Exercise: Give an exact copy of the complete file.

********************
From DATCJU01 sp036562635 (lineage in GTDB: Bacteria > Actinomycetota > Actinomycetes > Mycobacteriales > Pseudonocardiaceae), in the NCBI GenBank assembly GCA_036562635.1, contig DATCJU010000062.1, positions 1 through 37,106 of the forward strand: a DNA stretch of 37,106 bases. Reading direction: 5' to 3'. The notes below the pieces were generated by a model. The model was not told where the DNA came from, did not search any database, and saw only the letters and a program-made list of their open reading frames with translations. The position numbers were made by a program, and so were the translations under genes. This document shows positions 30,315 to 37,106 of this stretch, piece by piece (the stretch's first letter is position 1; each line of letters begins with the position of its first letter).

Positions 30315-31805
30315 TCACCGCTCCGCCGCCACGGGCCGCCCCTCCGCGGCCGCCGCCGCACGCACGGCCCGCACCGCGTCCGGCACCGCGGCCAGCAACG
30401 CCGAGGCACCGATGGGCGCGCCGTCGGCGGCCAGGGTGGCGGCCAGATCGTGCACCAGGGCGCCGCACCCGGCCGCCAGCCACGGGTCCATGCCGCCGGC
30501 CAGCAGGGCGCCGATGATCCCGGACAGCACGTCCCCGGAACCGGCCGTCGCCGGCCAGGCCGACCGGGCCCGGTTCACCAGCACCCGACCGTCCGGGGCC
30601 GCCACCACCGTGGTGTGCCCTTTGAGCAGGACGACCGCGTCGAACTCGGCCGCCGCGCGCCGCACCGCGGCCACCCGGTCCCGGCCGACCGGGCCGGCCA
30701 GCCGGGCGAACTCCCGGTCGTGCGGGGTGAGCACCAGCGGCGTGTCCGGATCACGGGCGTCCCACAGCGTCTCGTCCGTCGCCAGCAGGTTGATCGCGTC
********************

From DATCJU01 sp036562635 (lineage in GTDB: Bacteria > Actinomycetota > Actinomycetes > Mycobacteriales > Pseudonocardiaceae), in the NCBI GenBank assembly GCA_036562635.1, contig DATCJU010000062.1, positions 1 through 37,106 of the forward strand: a DNA stretch of 37,106 bases. Reading direction: 5' to 3'. The notes below the pieces were generated by a model. The model was not told where the DNA came from, did not search any database, and saw only the letters and a program-made list of their open reading frames with translations. The position numbers were made by a program, and so were the translations under genes. This document shows positions 30,315 to 37,106 of this stretch, piece by piece (the stretch's first letter is position 1; each line of letters begins with the position of its first letter).

Positions 30315-31805
30315 TCACCGCTCCGCCGCCACGGGCCGCCCCTCCGCGGCCGCCGCCGCACGCACGGCCCGCACCGCGTCCGGCACCGCGGCCAGCAACG
30401 CCGAGGCACCGATGGGCGCGCCGTCGGCGGCCAGGGTGGCGGCCAGATCGTGCACCAGGGCGCCGCACCCGGCCGCCAGCCACGGGTCCATGCCGCCGGC
30501 CAGCAGGGCGCCGATGATCCCGGACAGCACGTCCCCGGAACCGGCCGTCGCCGGCCAGGCCGACCGGGCCCGGTTCACCAGCACCCGACCGTCCGGGGCC
30601 GCCACCACCGTGGTGTGCCCTTTGAGCAGGACGACCGCGTCGAACTCGGCCGCCGCGCGCCGCACCGCGGCCACCCGGTCCCGGCCGACCGGGCCGGCCA
30701 GCCGGGCGAACTCCCGGTCGTGCGGGGTGAGCACCAGCGGCGTGTCCGGATCACGGGCGTCCCACAGCGTCTCGTCCGTCGCCAGCAGGTTGATCGCGTC